Favorite Part of the Book
Having studied under Demetra in the past, I was thrilled to see how much of her own knowledge and wisdom she committed to the book. For me personally, my favorite part of the book was the fact that the philosophical and ethical issues that astrology raises are addressed quite openly and continuously throughout the book, in this fascinating blend of Stoicism, Buddhism and Humanism. In this way the book becomes not only an incredibly practical guide on how to interpret and delineate a birth chart, in all of its technical glory, but also a manifesto of sorts in establishing a working philosophy for astrologers, and for astrology itself. In doing so Demetra has led the way in helping to establish a burgeoning philosophical approach to astrology that represents an appealing middle ground between two long-held positions.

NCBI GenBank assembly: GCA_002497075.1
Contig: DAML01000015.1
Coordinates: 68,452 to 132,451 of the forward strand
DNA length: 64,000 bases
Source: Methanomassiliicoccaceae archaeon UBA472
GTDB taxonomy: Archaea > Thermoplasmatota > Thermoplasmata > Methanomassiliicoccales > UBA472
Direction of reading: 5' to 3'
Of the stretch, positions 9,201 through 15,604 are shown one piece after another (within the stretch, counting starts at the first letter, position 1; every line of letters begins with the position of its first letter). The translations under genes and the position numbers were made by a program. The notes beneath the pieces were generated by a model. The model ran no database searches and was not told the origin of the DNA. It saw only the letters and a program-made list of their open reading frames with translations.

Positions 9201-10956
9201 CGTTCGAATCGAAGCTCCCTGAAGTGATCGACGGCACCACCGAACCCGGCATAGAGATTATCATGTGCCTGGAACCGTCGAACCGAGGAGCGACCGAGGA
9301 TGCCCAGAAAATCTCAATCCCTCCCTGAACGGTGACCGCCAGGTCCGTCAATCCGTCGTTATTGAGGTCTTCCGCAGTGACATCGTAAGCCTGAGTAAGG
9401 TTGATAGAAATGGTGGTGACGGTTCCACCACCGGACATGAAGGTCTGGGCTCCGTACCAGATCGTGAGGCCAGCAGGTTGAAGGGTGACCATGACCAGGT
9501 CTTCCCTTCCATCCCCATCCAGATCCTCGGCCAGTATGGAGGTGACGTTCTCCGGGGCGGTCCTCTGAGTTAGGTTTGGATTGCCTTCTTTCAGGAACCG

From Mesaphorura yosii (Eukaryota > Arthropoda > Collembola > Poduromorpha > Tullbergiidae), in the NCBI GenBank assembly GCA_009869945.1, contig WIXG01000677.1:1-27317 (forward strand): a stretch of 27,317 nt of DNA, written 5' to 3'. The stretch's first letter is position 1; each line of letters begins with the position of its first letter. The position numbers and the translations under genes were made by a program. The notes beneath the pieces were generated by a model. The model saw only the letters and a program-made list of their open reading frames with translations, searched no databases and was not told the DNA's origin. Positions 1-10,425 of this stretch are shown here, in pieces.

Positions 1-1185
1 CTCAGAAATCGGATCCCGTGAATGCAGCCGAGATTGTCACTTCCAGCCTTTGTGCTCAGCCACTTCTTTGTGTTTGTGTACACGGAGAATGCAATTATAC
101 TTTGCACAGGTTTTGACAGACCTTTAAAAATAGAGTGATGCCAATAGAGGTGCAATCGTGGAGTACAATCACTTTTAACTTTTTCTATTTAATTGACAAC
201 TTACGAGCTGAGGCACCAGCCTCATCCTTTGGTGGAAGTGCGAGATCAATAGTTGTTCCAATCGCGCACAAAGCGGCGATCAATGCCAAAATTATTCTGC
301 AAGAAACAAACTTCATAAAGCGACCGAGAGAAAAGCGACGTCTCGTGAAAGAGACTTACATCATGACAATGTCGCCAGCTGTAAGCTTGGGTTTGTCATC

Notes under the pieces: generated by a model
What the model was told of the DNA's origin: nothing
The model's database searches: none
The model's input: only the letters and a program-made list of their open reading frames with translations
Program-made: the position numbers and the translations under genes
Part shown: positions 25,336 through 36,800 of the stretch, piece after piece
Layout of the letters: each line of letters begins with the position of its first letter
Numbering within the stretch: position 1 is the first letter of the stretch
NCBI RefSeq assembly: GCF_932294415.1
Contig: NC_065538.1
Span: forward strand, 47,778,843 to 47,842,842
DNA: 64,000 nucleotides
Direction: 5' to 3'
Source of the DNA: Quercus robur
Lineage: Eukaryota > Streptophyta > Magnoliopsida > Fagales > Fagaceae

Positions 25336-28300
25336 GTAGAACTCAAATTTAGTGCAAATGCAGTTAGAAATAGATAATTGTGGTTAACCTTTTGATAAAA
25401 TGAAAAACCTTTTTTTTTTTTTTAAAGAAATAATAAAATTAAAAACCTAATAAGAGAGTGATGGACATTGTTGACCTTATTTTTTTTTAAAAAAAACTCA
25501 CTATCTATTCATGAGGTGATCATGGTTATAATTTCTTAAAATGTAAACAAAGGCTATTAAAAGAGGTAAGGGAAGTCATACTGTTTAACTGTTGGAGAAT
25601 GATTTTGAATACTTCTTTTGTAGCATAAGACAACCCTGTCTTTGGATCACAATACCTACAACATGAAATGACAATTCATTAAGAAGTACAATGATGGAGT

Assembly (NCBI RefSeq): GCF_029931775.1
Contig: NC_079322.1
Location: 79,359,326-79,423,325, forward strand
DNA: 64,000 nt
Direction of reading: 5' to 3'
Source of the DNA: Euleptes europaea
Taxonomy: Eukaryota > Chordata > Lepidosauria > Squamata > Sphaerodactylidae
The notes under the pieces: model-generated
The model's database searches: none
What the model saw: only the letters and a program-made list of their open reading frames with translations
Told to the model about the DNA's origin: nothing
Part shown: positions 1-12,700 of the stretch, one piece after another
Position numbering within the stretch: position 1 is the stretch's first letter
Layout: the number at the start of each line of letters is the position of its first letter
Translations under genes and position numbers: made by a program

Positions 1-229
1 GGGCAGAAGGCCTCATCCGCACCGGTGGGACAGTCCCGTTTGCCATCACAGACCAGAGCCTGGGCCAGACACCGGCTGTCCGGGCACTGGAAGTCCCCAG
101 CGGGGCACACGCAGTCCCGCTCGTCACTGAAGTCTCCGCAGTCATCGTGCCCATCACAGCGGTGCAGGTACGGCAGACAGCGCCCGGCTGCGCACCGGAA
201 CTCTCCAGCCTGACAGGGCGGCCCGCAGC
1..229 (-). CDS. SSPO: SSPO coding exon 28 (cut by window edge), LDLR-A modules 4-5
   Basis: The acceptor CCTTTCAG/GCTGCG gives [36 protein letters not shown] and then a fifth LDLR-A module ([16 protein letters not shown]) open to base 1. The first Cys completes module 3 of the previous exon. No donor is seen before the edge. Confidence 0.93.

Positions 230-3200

Who Should Read This Book, or What Type of Astrologer is it Suitable For?
I would recommend this book to everyone, regardless of how much background you have in astrology, or what tradition of astrology you are currently practicing. While some background in basic technical concepts might be advisable, a person could pick this book up and follow it pretty well even with only a minimal understanding of horoscopic astrology. That is not to say that it is not advanced, and actually I would classify it as more of an intermediate or advanced textbook on astrology, but because Demetra does such a thorough job of outlining a complete synthesis of modern and traditional astrology the book would be quite suitable for beginners. Finally I have a book that I can refer people to when they ask me for a really good astrology text that covers everything.